Stock exchanges and other powerful Wall Street players battled each other on Thursday to persuade regulators they’ve got the best interests of small investors in mind as they fight over hundreds of millions of dollars in industry fees.

The debate kicked off a two-day roundtable discussion convened by the Securities and Exchange Commission in Washington — the latest development in a lengthy fight over whether exchanges have too much power to set the rates they charge for market data, a vital source of information that investors need to trade.

The attempts by the New York Stock Exchange, Nasdaq Inc., Virtu Financial Inc. and T. Rowe Price Group Inc. to cast themselves as the true helper of Main Street was a direct appeal to their regulator. SEC Chairman Jay Clayton called for the discussion to focus on retail investors, whom he often refers to as Mr. and Ms. 401(k).

The high-stakes, wonky debate centers on how closely the SEC should regulate the fees that exchanges charge for market data and to connect to trading venues. Banks, investors and other firms — including Bloomberg News parent Bloomberg LP — want the SEC to curb the charges. Meanwhile, the exchanges have argued their opponents just want to maximize their own profits.

For almost two hours Thursday, as executives made their cases — and sometimes exchanged barbs — in an auditorium at SEC headquarters, Main Street never felt too far away. Here are a few key moments [from the first panel]:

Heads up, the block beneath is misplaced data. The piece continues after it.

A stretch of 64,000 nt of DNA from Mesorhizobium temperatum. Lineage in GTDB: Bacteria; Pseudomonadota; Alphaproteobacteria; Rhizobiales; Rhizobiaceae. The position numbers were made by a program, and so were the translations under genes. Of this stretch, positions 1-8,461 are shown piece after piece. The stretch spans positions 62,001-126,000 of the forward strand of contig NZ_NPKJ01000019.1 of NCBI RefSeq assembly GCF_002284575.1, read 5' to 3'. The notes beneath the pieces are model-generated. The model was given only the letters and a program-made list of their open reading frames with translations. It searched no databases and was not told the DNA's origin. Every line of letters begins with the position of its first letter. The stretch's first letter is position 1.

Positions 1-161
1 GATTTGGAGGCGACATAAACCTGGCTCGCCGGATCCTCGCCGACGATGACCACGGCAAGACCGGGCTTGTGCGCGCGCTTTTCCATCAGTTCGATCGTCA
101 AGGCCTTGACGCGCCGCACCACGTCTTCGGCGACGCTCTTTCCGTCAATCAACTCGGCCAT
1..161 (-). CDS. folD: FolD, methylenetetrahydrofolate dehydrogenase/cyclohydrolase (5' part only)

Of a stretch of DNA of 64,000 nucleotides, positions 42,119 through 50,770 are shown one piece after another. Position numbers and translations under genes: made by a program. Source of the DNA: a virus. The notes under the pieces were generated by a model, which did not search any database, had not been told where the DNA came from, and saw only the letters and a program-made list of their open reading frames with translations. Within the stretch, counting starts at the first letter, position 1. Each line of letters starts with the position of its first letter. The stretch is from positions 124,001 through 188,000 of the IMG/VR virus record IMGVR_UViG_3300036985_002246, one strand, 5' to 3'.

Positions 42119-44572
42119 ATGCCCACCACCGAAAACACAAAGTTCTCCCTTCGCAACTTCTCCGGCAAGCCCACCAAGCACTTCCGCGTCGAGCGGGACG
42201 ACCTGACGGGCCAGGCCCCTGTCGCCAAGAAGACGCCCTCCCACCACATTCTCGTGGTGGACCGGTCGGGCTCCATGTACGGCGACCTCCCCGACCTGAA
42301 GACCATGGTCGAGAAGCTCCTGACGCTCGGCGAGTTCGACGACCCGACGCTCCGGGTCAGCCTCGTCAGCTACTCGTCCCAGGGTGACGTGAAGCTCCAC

Doug Cifu, CEO of market maker Virtu

“I need to be maniacally focused on our costs so that we can continue to provide that service to Mr. and Mrs. 401(k) in a sustainable and efficient manner,” he said. “Every dollar we pay for overpriced market data or connectivity is one less dollar available for price improvements.”

Chris Concannon, president of exchange operator Cboe

“Retail investors have never had it better,” he said. “I can go on my phone today, get real-time market data for free, execute an order for $4.95 or, in some brokerages, free, and get executed at or inside the spread.”

Stacey Cunningham, present of NYSE

“The Main Street investor has never had it better,” she said. “The market-data debate is not a Main Street issue. It’s a Wall Street issue. It’s about Wall Street profits.”

Mehmet Kinak, trading executive at T. Rowe Price

“I get tired of hearing exchanges say that they represent the institutional community, that they represent retail and that they represent long-term Main Street investors. They do not, we do.”

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